Wednesday, February 18, 2009

GLOBAL FINANCIAL CRISIS - How Will India Be Hit?

The growing global economic crisis is destined to put pressure on offshoring business and new competitors aim to challenge India's dominating position in IT application development. The Satyam Scam won't help either. 

THOMAS MEYER - OUTLOOK India

With the world increasingly integrated with high-speed fiber-optic networks, globalisation has brought new services. Countries with low-wage skilled labour have developed information technology services and back-office work as a lucrative area for offshoring by industrialized countries. Application development in India, call-centres in the Philippines, and software engineering in Russia are typical examples. But the growing economic crisis is destined to put pressure on this offshoring business and new competitors aim to challenge India’s dominating position in this field.

A lot of attention has focused on China recently. China is already a leading offshore destination with regard to high-tech manufacturing products, such as consumer electronics, but it is not yet prominent for IT or business services. This is about to change, if the Chinese government has its way.

In the current economic climate, IT offshoring faces several challenges. Financial services institutions emerged as main clients. For instance, more than 40 percent of Indian IT and business services exports are delivered to banks and other financial companies. This exposes a key vulnerability. Financial institutions in Europe and the US have reduced their outsourcing activities sharply in the wake of the financial crisis. By one account, they have cut the volume of newly awarded IT outsourcing contracts by nearly 30 percent in 2008 compared to the previous year.

Rising unemployment compounds the problem of weakening demand because it plays to protectionist instincts. Creating jobs overseas during a deep recession does not go down well with the public. This matters all the more because so many banks are being propped up with public money. Any new major offshoring contract could create a public backlash that would undermine the government’s ability to defend further assistance to the financial sector. Already the US stimulus package contains a provision that software required for medical-services modernization be produced in the US. Many companies, not only in the financial sector, sense this and may put new offshoring activities on hold for a while.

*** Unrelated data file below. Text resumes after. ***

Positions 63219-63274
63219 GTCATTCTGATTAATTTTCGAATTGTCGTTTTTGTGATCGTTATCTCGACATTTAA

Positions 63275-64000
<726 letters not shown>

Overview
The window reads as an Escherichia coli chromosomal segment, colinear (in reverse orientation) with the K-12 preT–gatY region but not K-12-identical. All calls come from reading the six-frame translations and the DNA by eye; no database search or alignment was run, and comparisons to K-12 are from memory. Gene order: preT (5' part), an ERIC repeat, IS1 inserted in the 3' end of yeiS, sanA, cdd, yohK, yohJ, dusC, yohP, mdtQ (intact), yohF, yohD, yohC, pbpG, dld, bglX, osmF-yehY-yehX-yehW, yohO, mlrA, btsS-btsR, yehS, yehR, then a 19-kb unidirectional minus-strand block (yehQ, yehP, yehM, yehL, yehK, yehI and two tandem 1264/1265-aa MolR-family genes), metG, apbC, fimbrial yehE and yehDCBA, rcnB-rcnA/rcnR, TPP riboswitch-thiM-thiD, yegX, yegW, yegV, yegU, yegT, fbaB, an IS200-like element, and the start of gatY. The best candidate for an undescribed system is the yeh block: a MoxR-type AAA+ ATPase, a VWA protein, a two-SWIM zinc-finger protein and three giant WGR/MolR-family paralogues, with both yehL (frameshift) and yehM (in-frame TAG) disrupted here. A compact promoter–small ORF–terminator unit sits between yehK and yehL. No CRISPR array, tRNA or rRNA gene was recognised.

Moreover, the challenge to India’s IT services has deepened with an accounting swindle at one of India’s large IT providers. Since data processing and back-office work relies on trustworthiness of the partner more than any other service the scandal has raised broader concerns over the general reliability of offshore providers working on crucial applications and handling sensitive data.

The protectionist response to the current crisis will also interfere with the Chinese government plans for its future. Over the last few years, the Chinese government has put great emphasis on the development of a domestic IT services industry with particular focus on offshoring. Initiatives include the current 11th Five-Year Plan (2006-2010), the Informatisation Strategy (2006-2010), as well as the Thousand-Hundred-Ten Program of the Chinese Ministry of Commerce. Typical measures include a mix of better education of the workforce, investment incentives, marketing, quality management and better protection of intellectual property.

In effect, the Chinese government tries to nudge its export structure in a new direction – more high value-added services rather than manufacturing. This is helped by some fundamental strengths, in particular the supply of skilled staff: The number of well-educated people has expanded rapidly over the last few years. In 2006 around 4 million Chinese graduated from institutions of higher education. Since the turn of the millennium, their number has risen by an average of 25 percent per year, and is likely to continue to grow at that pace for some time.

China has also achieved advances with regard to intellectual property.